Travel Basketball Program Builds A Brand Of Winning In Wellington

Travel Basketball Program Builds A Brand Of Winning In Wellington

Since 2002, the Wellington Wolves Travel Basketball Association has been providing a top-quality boys basketball program. Then, five years ago, Javatis Midget’s daughter, Jahnae, got involved and her father began coaching her fifth-grade girls team.

The first couple of years, the Wolves only had that single girls team. However, with Midget’s help, the program began to expand and improve. This year, the fifth-grade girls team are proud U.S. Amateur National Champions.

“I got involved because my daughter was interested in recreational basketball and someone suggested we get into the travel league,” Midget said. “I had about seven years of experience coaching then.”

It was a challenge early on.

“Most of the girls were in the fourth grade, but it’s hard to find competition younger than fifth grade, so they played up,” Midget recalled. “The first few years were very, very rocky, then we got more young ladies involved, and they started playing at a higher level. There was a large commitment from the coaches and the parents and the players.”

Through this hard work, the girls travel basketball program began to grow steadily.

“We started to develop some talent and attract some talent that had been going to towns as far away as Miami and Daytona to play. We started winning a few games,” Midget said.

Most of the current team has been together two years. “The coaches have learned a bit more, and the girls started buying-in,” he said. “That first year, the official record was 22 wins and three losses. We played in three tournaments, and we won one. I said, ‘Hey, we’ve got something here.’”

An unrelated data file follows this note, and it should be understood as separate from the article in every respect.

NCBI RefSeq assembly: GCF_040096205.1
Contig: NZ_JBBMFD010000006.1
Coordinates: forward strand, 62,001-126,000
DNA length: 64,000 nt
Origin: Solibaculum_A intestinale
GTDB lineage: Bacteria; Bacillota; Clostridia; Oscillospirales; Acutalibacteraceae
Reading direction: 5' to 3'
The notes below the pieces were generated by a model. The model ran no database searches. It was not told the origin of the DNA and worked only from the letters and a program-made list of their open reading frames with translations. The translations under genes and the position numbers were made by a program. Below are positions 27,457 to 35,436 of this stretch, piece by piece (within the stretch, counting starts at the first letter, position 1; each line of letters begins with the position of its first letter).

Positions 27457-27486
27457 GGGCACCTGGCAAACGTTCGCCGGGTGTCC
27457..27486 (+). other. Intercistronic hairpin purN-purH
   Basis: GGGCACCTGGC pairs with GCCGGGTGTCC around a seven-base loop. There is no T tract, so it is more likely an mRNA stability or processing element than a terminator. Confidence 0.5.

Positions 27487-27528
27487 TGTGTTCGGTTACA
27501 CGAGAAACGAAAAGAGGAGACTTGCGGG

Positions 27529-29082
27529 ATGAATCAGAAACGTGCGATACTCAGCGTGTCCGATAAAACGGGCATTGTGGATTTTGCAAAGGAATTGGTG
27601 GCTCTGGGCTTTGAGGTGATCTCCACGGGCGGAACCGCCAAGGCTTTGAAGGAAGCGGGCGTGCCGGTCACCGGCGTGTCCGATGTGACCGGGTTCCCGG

Midget still coaches the fifth-grade team, and his younger daughter, Jayla, is on it. Jahnae now plays on the ninth-grade team.

“Last year, the older team came in second and the younger team came in third, but there seemed to be improvement in every game,” Midget said. “This year, we had a tryout process and took a couple of new girls, and both my fifth-grade and ninth-grade teams won state, and the fifth-graders went to Tennessee and won the nationals.

The fifth-grade girls team includes: Ja’Niah Suprius, Sophia Vasquez, Alanna Beckman, Jayla Midget, Kiersten Henley, Julia Vasquez, Aubrey Beckham, Karolina Ramirez and Sophia Kateris.

The ninth-grade girls team, which started out as Midget’s first team, includes: Tyler DeBose, Ashley Thornton, Franaja Williams, Aspen Johnson, Ja’Niyah Eggeletion, Jahnae Midget, Lynzie Smikle, Christell Mentor and Kaela Swick.

“For the first couple of years, there was only the one girls team in the entire program,” Midget said. “It was a boys organization, but I kept working, along with a few others, to get more girls playing in it to build the brand for girls teams in Wellington. Our teams have professional uniforms that are second to none. Each player has the same shoes, the same socks, so they look sharp and professional. We win and lose with class.”

Midget complimented all the other coaches. “They are doing a tremendous job in building the brand for girls basketball in Wellington,” he said. “Hopefully, the teams will do well and get some college scholarships to help the parents out.”

Last year, seven players in the league received scholarship offers.